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geographic homogeneity. We addressed this by using a large, population-based, and ethnically diverse sample of adolescents. In addition, our use of propensity score matching methods coupled with regression adjustment addressed confounding stemming from non-random neighborhood residence. According to McEwen, there are two key dimensions of the stress response system: (1) reactivity to an acute stressor and (2) unprovoked, chronic levels of stress hormones (McEwen, 2007). Both could become dysregulated as a result of chronic stress caused by residence in a disadvantaged neighborhood. To measure these dimensions precisely requires controlled laboratory conditions that hold time, day of the week, and certain environmental variables (e.g., light, temperature, noise) and behaviors (e. g., level of physical activity, smoking, drinking) constant and protocols that administer either a standardized acute stressor (e. g., a Trier stress test) or rest period (Hamer et al., 2010). Because such a protocol was not possible, the cortisol outcomes used in this analysis do not map onto speciﬁc HPA axis dimensions. Instead, the pre- and post-interview samples reﬂect slightly different naturalistic settings, as described in Section 2. The preinterview sample may reﬂect, in part, the adolescent's anticipation of a novel interview situation and activity the adolescent was engaged in prior to the interview. We speculate that the anticipation of the interview may have provoked an HPA response for some. However, as the interview was conducted in a familiar environment, it is also possible that adolescents had no HPA response. The rate of decline in cortisol may reﬂect some combination of recovery from anticipation and activity as well as cortisol's natural diurnal rhythm. There has been little research on the relationship between cortisol response to novel situations and neighborhood- and individual-level SES. However, animal research demonstrates that rats stressed when young (e.g., by a lack of maternal licking/ grooming) are more “neophobic,” with heightened, less controlled stress responses to novel situations that persist into adulthood (Liu et al., 1997, 2000; Meaney et al., 1994). In human children, Gutteling et al. found that children of anxious mothers had higher cortisol levels on the ﬁrst day of kindergarten than children of non-anxious mothers (Gutteling et al., 2005), and Hackman et al. found in a sample of African American adolescents that those in disadvantaged neighborhoods had greater cortisol reactivity to a stress test than those in non-disadvantaged neighborhoods (Hackman et al., 2012). If the anticipation of the novel interview situation provoked an HPA axis response for some, then our ﬁndings are congruent with this prior research. However, we recognize that the steeper slope found for adolescents living in disadvantaged neighborhoods may seem counterintuitive. Higher pre-interview cortisol levels and steeper slope may imply a hypervigilant HPA axis, but one that is still resilient and healthy. As a cross-sectional survey of adolescents, this study captures a particular developmental window. Over time, repeated or prolonged hypervigilant responses may succumb to allostatic load, eventually resulting in desensitization of the HPA axis (Geronimus, 1992; McEwen, 2007). The post-interview sample may reﬂect a natural decline as per cortisol's diurnal rhythm and perhaps a more restful state. Prior studies of the relationship between resting cortisol and neighborhood- and individual-level SES have yielded mixed results, possibly due to effect heterogeneity (Cohen et al., 2006a; Do et al., 2011; Hajat et al., 2010; Karb et al., 2012). Thus, while we hypothesized higher post-interview cortisol levels in adolescents who resided in disadvantaged neighborhoods, our null results are not inconsistent with prior literature. We could have obtained null results either because there is no association between neighborhood disadvantage and post-interview cortisol levels or because there is an association but our results are biased or because there is effect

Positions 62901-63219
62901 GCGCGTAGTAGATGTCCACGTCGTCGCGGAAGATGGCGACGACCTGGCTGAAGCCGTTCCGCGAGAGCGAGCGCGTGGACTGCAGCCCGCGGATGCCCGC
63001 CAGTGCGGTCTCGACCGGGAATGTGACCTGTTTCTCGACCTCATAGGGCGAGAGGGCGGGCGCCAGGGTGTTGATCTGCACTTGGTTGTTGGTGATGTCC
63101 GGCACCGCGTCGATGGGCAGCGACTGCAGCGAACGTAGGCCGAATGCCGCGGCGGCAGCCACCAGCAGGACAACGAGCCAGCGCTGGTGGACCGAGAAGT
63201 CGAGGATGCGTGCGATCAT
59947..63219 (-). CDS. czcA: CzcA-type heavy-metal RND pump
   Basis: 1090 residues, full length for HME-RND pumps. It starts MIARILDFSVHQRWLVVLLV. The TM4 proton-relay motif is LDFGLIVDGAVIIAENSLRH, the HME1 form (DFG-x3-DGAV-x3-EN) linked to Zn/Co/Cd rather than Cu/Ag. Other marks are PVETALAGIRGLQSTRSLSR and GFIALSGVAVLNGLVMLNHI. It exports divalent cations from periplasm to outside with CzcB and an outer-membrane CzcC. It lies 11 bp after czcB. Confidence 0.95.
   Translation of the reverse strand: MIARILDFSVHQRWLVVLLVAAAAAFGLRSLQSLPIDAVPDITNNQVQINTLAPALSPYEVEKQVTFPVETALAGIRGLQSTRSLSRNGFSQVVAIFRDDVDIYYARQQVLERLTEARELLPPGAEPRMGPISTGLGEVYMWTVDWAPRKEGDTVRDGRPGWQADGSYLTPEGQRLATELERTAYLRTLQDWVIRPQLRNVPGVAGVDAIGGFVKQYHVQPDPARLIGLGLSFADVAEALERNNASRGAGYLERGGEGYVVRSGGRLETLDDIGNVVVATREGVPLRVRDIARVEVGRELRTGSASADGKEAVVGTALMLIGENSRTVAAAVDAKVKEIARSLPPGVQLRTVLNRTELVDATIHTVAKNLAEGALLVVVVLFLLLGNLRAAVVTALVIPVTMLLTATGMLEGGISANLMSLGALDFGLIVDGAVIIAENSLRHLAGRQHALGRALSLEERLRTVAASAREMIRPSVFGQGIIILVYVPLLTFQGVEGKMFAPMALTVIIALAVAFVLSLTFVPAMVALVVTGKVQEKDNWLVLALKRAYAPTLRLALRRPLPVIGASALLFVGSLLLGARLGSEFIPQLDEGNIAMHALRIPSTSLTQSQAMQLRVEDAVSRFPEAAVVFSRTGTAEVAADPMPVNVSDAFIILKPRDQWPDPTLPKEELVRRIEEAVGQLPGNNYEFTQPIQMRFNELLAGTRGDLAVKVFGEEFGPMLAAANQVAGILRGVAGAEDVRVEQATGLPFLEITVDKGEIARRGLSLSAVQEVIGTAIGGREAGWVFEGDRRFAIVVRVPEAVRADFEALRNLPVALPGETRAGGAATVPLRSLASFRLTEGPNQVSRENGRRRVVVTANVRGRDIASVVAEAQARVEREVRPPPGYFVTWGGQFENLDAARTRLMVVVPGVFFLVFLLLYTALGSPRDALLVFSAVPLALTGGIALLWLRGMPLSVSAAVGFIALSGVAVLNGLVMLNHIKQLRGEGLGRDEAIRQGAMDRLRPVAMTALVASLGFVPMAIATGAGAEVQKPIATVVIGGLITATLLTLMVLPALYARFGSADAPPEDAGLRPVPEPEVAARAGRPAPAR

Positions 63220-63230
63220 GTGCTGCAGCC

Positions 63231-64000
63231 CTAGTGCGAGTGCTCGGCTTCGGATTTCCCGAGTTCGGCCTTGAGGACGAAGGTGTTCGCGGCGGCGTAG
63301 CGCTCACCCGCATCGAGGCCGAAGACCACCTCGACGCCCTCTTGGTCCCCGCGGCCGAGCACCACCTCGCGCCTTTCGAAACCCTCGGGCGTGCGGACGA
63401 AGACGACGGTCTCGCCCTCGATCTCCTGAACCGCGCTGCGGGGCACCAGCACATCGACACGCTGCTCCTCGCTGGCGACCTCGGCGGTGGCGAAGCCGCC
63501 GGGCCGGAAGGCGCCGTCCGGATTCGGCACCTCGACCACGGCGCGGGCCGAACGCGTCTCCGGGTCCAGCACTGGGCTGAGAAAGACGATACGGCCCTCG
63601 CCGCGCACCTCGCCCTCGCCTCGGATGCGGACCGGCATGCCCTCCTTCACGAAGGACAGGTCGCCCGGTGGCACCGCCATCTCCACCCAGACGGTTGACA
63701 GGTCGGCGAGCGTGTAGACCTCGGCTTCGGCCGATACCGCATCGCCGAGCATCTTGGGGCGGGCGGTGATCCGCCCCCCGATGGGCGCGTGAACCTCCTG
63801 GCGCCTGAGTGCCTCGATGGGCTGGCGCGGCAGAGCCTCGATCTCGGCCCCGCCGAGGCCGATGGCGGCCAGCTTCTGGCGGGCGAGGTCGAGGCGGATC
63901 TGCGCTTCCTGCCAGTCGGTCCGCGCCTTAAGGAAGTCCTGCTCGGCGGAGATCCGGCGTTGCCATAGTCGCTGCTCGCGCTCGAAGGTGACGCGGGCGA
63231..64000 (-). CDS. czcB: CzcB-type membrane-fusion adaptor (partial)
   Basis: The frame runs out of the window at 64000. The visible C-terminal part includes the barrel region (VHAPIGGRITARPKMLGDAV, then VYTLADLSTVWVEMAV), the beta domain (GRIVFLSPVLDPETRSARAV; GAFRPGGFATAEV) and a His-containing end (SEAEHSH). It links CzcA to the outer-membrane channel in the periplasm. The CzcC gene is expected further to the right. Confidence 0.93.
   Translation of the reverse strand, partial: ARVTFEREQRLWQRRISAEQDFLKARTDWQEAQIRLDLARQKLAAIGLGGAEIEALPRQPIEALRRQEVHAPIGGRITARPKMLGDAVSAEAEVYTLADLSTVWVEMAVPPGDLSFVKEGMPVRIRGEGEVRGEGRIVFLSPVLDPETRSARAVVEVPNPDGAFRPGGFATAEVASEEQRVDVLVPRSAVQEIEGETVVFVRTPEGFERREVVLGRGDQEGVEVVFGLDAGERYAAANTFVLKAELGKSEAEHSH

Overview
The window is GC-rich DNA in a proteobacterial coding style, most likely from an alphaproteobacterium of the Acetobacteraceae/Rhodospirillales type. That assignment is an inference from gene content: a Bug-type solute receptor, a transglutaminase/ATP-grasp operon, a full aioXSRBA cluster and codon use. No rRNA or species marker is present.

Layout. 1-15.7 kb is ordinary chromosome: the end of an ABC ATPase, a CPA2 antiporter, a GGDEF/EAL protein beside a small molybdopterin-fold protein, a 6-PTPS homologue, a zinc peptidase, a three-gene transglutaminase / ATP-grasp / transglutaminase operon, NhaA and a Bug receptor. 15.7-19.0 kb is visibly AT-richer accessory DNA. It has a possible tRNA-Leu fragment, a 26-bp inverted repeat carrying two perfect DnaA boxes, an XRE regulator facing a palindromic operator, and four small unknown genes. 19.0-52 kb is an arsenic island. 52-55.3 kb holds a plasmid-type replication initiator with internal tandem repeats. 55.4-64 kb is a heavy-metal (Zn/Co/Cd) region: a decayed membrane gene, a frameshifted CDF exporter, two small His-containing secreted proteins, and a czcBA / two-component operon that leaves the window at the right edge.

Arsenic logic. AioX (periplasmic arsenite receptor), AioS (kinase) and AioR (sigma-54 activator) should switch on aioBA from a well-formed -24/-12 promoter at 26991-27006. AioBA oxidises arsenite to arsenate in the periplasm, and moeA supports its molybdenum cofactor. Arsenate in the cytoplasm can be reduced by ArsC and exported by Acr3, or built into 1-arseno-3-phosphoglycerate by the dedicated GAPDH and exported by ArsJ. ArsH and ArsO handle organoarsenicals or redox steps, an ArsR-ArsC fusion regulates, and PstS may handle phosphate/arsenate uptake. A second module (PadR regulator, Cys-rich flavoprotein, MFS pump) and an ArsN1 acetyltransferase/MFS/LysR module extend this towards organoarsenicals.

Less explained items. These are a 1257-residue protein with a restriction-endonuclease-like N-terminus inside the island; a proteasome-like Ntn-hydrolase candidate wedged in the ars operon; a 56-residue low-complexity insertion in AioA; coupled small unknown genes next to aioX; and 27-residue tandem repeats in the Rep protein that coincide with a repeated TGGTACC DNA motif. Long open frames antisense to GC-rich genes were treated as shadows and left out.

heterogeneity that we have not accounted for. No association between post-interview levels and neighborhood disadvantage suggests that there is no difference in cortisol levels after sitting for a 212 h interview between adolescents in disadvantaged versus non-disadvantaged neighborhoods. 4.1. Sensitivity analyses We performed four sensitivity analyses. First, we re-ran the analysis (1) excluding current smokers but including current drug users and (2) including both current drug users and current smokers. This tested the sensitivity of our results to the decision to exclude adolescents who are current smokers and drug users. (Such exclusion criteria are common, as these substances may affect cortisol levels and responsiveness (e.g., Kirschbaum and Hellhammer, 1994; Hinkelmann et al., 2009).) With each inclusion, the effect sizes attenuate (see Supplementary Table 3). This is expected as we are including individuals whose cortisol levels may be artiﬁcially inﬂuenced and therefore may not be at-risk for being inﬂuenced by neighborhood sources of stress. When we exclude smokers only, neighborhood disadvantage remains associated with cortisol rate of decline, neighborhood disadvantage and post-interview cortisol levels remain unassociated, and the association between neighborhood disadvantage and pre-interview cortisol levels remains signiﬁcant in Adjusted Model 1 but not in Adjusted Model 2. When we include both current drug users and smokers, there is no longer a statistically signiﬁcant association between neighborhood disadvantage and pre-interview cortisol levels in Adjusted Models 1 or 2. The association between neighborhood disadvantage and cortisol rate remains signiﬁcant at the 95% conﬁdence level in Adjusted Model 1, but not in Model 2. Second, we re-ran the analysis excluding adolescents who may have experienced severe adversity during childhood. We operationalized this as excluding individuals who reported ever being physically abused by a parent (including being beaten up, choked, burned, kicked, punched, bitten, or threatened with a knife or gun) or reported three or more of the following: parent suicide attempt, parent suicide completion, parent alcohol abuse, parent drug abuse, parent arrest or imprisonment. The literature indicates that timing and severity of exposure to adverse conditions alter HPA axis dynamics in adolescents (Bosch et al., 2012). Adolescents with moderate levels of childhood adversity may have a hypervigilant but resilient stress response, whereas adolescents with severe, persistent adversity may undergo a degree of desensitization leading to blunted cortisol response (Gutteling et al., 2005; MacMillan et al., 2009; Repetti et al., 2002). Failure to distinguish between these two subgroups likely results in a partial washout effect. A greater proportion of adolescents with possible severe adversity lived in disadvantaged neighborhoods (see Table 1), and we would expect from prior research that they would be more likely to have blunted HPA axis reactivity. We expected that excluding these adolescents would strengthen the associations between living in a disadvantaged neighborhood and preinterview cortisol levels and cortisol slope. However, effect estimates changed very little and all inferences remained the same, possibly because the disadvantaged and non-disadvantaged neighborhood groups were not much different in terms of possible severe adversity after matching (see Table 1). Third, we assessed the sensitivity of our results to our decision to use the ﬁrst tertile to deﬁne neighborhoods as disadvantaged. We repeated our analysis using the 25th, 20th, 15th, 10th, and 5th percentile as cut-points (results not shown, but available from the ﬁrst author upon request). The association between neighborhood disadvantage and cortisol slope remained statistically signiﬁcant for Adjusted Model 1 for all cut-points except the 5th percentile.